fig3
Figure 3: Variation in the number of HIV-positive individuals with different (a) transmission coefficient, (b) vaccination rate, (c) vaccine efficacy, and (d) recruitment rate.
5.2. Sensitivity Analysis

In this section, we use sensitivity analysis method [24] to investigate the impact of various intervention measures on HIV transmission in Yunnan province, China. We hope that these results obtained here could improve the knowledge of the effects of different interventions.

Figures 4(a) and 4(b) show the comparison of sensitivity coefficients of new cases and prevalence against parameters , , , , and , separately. Note that the sensitivity coefficient of new cases and prevalence can be interpreted as the percentage change in the number of new cases and prevalence for 1% decline in the parameters and or 1% increase in , , and , respectively [25]. In particular, let function be new cases or prevalence; the sensitivity coefficients of new cases and prevalence are given by

fig4
Figure 4: Sensitivity coefficients of new cases (a) and prevalence (b) on , , , , and over time . All other parameters are shown in Table 1.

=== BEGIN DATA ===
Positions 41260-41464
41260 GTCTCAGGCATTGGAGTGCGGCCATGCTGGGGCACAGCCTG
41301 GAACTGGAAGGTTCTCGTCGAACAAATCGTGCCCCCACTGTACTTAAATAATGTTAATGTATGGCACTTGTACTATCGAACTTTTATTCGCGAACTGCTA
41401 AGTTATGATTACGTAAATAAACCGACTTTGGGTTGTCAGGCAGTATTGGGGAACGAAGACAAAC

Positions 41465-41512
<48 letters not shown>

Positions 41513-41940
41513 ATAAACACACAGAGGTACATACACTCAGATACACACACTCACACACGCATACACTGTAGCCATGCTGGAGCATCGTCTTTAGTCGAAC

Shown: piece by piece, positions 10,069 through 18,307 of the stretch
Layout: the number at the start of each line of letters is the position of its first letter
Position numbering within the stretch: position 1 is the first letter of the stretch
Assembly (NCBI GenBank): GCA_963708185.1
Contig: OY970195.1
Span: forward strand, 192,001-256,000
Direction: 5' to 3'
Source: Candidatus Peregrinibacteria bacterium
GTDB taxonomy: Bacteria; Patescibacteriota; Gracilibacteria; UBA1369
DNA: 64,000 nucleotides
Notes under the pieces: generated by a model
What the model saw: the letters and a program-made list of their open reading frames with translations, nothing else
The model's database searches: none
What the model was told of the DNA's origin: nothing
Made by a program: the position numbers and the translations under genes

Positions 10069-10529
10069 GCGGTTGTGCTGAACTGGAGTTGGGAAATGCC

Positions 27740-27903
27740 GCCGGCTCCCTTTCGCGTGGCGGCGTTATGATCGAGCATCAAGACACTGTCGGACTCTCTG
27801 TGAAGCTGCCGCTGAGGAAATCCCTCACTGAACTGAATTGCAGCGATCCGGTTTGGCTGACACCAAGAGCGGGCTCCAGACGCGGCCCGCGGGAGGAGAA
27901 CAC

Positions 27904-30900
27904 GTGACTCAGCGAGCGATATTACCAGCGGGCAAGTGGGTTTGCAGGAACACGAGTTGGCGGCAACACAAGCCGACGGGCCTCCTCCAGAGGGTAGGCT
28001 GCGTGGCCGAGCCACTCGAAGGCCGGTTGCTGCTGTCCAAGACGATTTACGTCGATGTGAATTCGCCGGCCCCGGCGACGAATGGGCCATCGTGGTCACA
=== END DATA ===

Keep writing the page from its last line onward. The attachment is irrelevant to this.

It follows from Figure 4 that a decrease in transmission coefficient causes new cases and prevalence decline substantially. Besides, an increase in vaccine efficacy and vaccination rate can lead to a decrease in new cases and prevalence, whereas the change of both diagnosis rate and recruitment rate slightly affects the new cases or prevalence. Thus, new cases and prevalence are sensitive to transmission coefficient, vaccine efficacy, and vaccination rate. Then, reducing the transmission coefficient and increasing the vaccine efficacy and vaccination rate can greatly reduce new cases and prevalence.

6. Conclusion

In this paper, we established an epidemic model to investigate effects of saturated diagnosis and vaccination on HIV transmission. It proved that backward bifurcation occurs by employing center manifold theory, which causes the disease-free equilibrium to be locally asymptotically stable instead of globally asymptotically stable for . Thus, making the basic reproduction number less than unity is not enough to eliminate the HIV infection. We note that is equivalent to which means that only the vaccination rate is greater than ; HIV infection might be eliminated, depending on initial data. There exists the critical threshold , which cannot be explicitly expressed due to nonlinearity, such that when , the disease-free equilibrium is globally asymptotically stable. However, if , the disease uniformly persists.